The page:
Volume 18, Issue 10 | April 26, 2021

Editor's Note

New Promises for Earth Day

Week in review for April 18 24, 2021

On Thursday, the U.S. Energy Information Administration (EIA) reported that working gas in storage as of Friday April 16, 2021 was 1,883 BCF.  This was an increase of 38 BCF from the previous week, lower than market expectations. Inventories are now 251 BCF lower than last year at this time, but 12 BCF above the 5-year average.

This Thursday was Earth Day, and the Biden Administration committed to reduce greenhouse by at least 50% from 2005 levels by 2030 as part of the re-entry into the global Paris Agreement.  Previously under President Obama, the U.S. had pledged to cut emissions by 28% by 2025 and then had pulled out of the agreement under President Trump.  Electricity Generation has already reduced emissions significantly from 2005 levels due to coal-to-gas switching and increased renewables.  Further reduction of coal electricity generation, and reduced petroleum use in the transportation sector are the most obvious sources for near term reductions in greenhouse gases. 

 

Forward energy markets were up this week for the prompt year, but down further out. The NYMEX natural gas 12-month strip (May21-Apr22) ended up 3.0% and the PJM Western Hub ATC (7X24) 12-month strip was up 0.4%.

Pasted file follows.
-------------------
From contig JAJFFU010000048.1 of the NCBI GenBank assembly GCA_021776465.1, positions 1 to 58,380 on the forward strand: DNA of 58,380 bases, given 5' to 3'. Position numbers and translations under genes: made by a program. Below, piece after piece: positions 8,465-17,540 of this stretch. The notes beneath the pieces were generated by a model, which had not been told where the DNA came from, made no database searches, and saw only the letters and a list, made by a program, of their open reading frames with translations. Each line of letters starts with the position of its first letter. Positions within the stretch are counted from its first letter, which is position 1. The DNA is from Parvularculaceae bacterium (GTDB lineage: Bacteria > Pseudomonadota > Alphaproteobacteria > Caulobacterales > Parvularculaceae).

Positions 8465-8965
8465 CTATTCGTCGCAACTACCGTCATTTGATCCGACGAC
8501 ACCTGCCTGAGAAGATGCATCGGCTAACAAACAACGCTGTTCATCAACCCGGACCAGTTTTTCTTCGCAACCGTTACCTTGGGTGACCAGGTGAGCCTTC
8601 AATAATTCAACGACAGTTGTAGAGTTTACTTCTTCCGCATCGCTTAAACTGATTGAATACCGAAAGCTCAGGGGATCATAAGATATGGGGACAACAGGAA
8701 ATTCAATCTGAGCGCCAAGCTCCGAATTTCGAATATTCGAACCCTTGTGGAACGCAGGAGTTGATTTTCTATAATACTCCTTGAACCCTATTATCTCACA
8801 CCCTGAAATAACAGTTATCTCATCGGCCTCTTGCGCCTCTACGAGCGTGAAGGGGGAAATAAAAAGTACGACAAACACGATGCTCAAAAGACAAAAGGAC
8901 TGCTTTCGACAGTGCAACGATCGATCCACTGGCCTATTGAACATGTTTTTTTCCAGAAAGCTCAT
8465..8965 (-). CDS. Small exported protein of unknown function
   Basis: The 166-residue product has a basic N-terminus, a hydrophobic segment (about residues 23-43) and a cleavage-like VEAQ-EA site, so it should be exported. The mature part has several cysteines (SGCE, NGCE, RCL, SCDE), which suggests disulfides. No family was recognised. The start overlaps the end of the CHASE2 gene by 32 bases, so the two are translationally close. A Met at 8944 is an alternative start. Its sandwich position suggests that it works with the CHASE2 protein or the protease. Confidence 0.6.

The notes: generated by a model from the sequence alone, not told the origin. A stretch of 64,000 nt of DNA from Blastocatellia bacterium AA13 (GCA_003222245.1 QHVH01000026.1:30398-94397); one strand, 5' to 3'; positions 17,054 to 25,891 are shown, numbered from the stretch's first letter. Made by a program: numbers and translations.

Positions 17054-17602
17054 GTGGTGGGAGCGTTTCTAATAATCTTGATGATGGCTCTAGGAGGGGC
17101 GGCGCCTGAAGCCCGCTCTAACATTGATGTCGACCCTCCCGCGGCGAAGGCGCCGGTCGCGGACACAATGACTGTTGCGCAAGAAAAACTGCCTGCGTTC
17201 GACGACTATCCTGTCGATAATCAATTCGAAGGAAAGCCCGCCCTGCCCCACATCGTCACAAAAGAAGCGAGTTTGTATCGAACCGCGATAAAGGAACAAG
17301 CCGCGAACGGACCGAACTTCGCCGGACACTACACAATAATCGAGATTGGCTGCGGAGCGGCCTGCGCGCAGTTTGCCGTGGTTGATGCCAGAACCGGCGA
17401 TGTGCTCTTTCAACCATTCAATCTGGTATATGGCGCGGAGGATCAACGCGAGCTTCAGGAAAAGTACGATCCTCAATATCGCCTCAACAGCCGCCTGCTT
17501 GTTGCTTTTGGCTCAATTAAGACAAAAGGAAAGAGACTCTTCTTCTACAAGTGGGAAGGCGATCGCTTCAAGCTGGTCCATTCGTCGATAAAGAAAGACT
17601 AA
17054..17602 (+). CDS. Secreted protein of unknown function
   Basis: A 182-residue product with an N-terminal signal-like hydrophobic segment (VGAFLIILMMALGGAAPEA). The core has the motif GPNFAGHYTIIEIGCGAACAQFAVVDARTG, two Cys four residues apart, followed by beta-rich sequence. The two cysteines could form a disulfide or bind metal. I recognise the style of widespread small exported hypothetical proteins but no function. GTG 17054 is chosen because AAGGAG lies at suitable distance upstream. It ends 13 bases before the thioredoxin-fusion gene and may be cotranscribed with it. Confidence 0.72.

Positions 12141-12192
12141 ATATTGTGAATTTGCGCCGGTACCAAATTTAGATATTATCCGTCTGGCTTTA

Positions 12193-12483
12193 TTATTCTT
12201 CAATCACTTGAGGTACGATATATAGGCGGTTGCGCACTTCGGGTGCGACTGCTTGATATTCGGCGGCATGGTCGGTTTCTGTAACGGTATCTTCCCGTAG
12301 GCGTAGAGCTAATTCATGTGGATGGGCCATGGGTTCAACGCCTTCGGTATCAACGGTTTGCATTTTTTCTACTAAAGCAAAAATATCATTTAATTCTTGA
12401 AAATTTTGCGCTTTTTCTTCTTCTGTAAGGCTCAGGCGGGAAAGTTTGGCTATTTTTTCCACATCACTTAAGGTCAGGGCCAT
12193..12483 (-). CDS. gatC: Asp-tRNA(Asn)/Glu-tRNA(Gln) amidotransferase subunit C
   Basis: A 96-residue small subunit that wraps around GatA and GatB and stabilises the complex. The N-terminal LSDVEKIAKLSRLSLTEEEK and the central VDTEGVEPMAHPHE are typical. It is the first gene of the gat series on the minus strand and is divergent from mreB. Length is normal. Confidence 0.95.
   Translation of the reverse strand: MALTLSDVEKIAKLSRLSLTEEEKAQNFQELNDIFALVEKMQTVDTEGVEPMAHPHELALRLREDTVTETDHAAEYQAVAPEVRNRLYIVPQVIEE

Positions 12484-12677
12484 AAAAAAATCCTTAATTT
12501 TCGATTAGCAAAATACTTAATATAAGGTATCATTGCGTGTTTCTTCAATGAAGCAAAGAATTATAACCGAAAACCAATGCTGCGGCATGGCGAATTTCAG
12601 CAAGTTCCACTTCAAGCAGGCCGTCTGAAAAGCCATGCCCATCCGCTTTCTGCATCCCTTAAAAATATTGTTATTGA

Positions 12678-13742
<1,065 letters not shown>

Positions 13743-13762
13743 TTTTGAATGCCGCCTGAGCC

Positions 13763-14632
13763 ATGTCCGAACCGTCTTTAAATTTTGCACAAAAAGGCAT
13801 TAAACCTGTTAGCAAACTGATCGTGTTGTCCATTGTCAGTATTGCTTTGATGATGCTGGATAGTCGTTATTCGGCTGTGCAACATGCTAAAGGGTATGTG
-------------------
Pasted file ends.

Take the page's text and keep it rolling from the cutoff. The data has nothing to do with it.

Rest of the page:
Weather

Washington, D.C. Area Cooling/Heating Degree Days

  

 

Oct-20 

**Nov-20 

**Dec-20 

**Jan-20 

**Feb-21 

**Mar-21 

Normal 

 56

 467

669

 848

677

546

 Actual

 32

 321

731

 819

763

516

Departure from Normal 

43%,
Colder 

31%,
Warmer 

9%,
Colder 

3%,
Warmer 

13%,
Colder 

5%,
Warmer 

Cooling degree day (CDD) data is for the Washington, D.C. area and is calculated by comparing the day’s average temperature to a 65-degree baseline. If the day’s average temperature is below 65, there are no cooling degree days that day. If the day’s average temperature is greater than 65 degrees, then subtract 65 from the average temperature to find the number of cooling degree days.

**Heating degree day (HDD) data is for the Washington, D.C. area and is calculated by comparing the day’s average temperature to a 65 degree baseline. If the day’s average temperature is above 65, there are no heating degree days that day. If the day’s average temperature is less than 65 degrees, then subtract that average temperature from 65 to find the number of heating degree days.